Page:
Economic recovery and worsening fiscal risk press for more aggressive interest rate hike – Prime Time Zone


Central Bank raises the Selic to 5.25% per year and signals repeating the dose of 1 percentage point at the next meeting; financial market projects rate at 7% in 2021 and 2022

Adriano Machado/ReutersMonetary authority signaled to raise interest rates to above the neutral level, considered at 6.5% per year

The emergence of new inflationary pressures in the second half of 2021 with the recovery of the service sector and the return of fiscal risk pressures the central bank for a more aggressive movement in the conduction of interest. The hawkish posture, financial market jargon for more timely actions in monetary policy, exposed on Wednesday, 4, with the rise of the Selic to 5.25% per year, set the tone for the way the monetary authority will behave from now on. This attitude is corroborated by the signal of a new increase of 1 percentage point at the next meeting, at the end of September, increasing the Selic to 6.25%, the highest level since July 2019. “This change in posture is fully justifiable in the face of the inflation acceleration vectors that have been reproducing in recent months, and threaten to be repeated in the second half of the year,” says Nicola Tingas, chief economist at the National Association of Credit, Financing and Investment Institutions (Acrefi).

The Central Bank highlighted the resumption of the services sector, projected for the coming months with the advance of vaccination against the Covid-19, as one of the points for the deterioration of inflation expectations. The segment, the most impacted by social isolation measures, represents about 60% of the Bruno Internal Product (GDP) and has significant weight in the formulation of the Broad Consumer Price Index (IPCA), the official Brazilian inflation meter. “The Central Bank was concerned about the process of reopening the economy and how the impact on the services sector will be,” says the chief economist at Veedha Investimentos, Camila Abdelmalack.

The worsening fiscal scenario also weighed on Copom’s decision to adopt a more austere stance on monetary policy. Once again, the monetary authority cited the need for responsibility with public accounts for inflation control. The message was addressed mainly to the debts accumulated with the programs to mitigate the effects of the health crisis. “[…] Further extensions of fiscal policy responses to the pandemic that put pressure on aggregate demand and worsen the fiscal trajectory could raise the country’s risk premiums. Despite the recent improvement in public debt sustainability indicators, the high fiscal risk continues to create an upward asymmetry in the balance of risks, that is, with trajectories for inflation above that projected in the relevant horizon for monetary policy”. For Fernanda Consorte, chief economist at the bank Ourinvest, the position indicates that the BC wants to “kill in the chest” alone the control of inflationary pressures. “He makes it clear that he cannot count on the help of fiscal policy,” he says.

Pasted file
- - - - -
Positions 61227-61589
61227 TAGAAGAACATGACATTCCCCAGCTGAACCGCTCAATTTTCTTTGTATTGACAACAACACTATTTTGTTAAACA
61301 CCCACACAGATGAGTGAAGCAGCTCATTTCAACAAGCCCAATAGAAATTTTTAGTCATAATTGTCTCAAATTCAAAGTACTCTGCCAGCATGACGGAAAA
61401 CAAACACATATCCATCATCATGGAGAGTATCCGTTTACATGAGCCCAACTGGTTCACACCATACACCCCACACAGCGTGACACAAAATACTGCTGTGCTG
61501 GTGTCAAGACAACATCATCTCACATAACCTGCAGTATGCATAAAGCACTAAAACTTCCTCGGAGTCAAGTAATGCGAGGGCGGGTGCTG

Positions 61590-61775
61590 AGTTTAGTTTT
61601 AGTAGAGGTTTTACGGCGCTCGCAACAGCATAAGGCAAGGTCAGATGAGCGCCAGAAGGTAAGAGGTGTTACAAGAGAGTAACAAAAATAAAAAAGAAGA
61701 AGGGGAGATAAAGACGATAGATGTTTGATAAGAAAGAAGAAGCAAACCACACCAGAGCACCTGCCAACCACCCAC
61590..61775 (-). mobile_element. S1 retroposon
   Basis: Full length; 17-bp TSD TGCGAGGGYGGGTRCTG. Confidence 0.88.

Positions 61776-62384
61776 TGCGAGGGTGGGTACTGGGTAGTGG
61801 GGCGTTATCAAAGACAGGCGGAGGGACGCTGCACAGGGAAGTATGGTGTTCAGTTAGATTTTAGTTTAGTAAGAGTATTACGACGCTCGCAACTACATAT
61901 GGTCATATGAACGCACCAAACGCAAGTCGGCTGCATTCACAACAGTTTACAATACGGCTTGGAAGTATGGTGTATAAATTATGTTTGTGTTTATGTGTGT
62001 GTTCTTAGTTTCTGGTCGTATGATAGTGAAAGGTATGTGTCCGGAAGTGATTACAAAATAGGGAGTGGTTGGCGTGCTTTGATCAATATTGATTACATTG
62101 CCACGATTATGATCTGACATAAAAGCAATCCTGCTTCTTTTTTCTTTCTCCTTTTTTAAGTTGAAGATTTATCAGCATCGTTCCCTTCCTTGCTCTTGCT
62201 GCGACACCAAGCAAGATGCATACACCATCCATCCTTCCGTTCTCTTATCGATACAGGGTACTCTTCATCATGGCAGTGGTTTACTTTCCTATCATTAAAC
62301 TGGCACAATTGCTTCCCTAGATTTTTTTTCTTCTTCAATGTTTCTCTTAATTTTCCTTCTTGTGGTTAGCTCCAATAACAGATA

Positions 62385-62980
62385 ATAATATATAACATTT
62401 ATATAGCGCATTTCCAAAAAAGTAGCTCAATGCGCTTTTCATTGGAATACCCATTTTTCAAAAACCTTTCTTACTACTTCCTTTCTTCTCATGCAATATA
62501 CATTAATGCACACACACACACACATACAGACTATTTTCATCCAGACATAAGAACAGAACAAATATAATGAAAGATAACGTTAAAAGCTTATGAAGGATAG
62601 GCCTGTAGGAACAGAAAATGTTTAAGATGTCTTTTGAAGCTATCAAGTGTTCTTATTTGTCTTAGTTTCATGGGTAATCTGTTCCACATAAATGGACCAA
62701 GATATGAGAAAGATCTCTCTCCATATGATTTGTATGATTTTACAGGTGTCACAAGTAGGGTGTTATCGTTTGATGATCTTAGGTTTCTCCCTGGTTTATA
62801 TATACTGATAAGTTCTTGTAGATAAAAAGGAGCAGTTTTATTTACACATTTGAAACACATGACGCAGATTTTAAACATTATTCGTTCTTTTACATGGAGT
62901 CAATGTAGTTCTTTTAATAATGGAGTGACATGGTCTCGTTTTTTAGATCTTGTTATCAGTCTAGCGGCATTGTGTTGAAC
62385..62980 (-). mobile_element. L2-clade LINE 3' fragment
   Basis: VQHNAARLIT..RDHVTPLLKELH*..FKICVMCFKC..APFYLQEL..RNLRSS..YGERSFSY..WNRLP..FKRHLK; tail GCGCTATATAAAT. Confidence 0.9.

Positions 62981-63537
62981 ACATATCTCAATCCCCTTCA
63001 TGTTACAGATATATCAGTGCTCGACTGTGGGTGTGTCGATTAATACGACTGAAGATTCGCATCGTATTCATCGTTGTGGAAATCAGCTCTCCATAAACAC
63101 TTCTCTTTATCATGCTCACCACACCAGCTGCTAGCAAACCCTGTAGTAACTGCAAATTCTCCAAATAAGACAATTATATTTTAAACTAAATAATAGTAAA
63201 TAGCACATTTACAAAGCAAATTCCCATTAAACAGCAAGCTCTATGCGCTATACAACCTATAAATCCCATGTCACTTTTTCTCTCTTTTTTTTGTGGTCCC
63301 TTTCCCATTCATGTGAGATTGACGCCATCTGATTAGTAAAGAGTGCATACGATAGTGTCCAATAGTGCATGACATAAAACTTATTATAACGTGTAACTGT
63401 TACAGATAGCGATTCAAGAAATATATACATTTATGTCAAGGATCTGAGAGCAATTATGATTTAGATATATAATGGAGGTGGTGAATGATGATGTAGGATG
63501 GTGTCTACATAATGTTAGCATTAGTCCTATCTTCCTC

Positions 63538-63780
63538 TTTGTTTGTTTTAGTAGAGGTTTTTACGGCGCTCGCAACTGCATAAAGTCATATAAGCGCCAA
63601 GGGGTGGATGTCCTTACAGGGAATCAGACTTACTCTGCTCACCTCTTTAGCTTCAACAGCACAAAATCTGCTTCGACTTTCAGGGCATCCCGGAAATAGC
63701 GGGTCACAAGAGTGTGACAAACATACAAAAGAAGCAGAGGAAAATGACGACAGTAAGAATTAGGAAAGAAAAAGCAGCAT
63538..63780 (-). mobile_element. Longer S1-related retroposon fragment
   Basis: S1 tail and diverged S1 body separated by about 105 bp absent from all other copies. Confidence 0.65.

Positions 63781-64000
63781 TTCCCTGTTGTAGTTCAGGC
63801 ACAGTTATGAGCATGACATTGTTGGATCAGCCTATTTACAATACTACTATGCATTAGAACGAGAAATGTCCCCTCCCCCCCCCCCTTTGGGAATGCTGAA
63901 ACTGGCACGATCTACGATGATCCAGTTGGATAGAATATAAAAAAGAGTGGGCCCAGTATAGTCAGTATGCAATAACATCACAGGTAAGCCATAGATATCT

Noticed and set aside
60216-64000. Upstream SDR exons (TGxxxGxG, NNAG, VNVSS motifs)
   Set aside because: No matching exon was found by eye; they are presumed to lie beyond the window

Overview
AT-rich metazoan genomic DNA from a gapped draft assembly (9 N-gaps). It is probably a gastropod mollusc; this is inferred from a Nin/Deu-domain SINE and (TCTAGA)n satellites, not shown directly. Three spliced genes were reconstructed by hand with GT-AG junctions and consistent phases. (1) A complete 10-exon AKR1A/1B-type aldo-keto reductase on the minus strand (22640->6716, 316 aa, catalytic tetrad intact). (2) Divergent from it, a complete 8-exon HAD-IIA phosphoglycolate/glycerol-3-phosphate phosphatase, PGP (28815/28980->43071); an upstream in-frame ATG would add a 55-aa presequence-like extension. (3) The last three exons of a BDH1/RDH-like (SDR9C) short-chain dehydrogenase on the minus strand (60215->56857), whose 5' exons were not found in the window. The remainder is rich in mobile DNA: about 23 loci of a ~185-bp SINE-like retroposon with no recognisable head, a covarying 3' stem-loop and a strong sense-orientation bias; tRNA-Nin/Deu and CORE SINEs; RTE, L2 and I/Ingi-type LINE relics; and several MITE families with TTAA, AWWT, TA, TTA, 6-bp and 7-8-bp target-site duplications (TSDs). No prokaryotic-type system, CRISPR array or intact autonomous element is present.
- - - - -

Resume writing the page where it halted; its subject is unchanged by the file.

The pressure tends to intensify in the coming months, especially as the election year approaches. The government is studying a series of packages for the social area, with a focus on expanding the family allowance. Initial talks pointed to an increase of R$20 billion in the program’s budget next year, bringing the total to R$50 billion. The origin of the money, however, is still unclear. Although the government preaches that the initiative will be under the spending ceiling, President Jair Bolsonaro (no party) said that Brazil should go into debt so that the installments could be increased to up to R$400, compared to the average of R$190 paid. currently.

Changing the speech of the last meetings, the collegiate recognized that the increase cycle should surpass the neutral level of interest, when the rate neither stimulates nor harms the economy, considered at 6.5% by analysts. The move takes the monetary policy to close to the financial market projections of Selic at 7% per year in 2021 and 2022, according to data from the Focus Bulletin released this week. Consolidation, however, depends on the federal government’s next steps. “The Central Bank emphasized that if there is no progress in the reforms, there may be an impact on the structural rate. If the fiscal environment deteriorates next year, the monetary authority is already signaling that it will need to raise the rate, that is to say for interest rates above 7%”, says Tingas.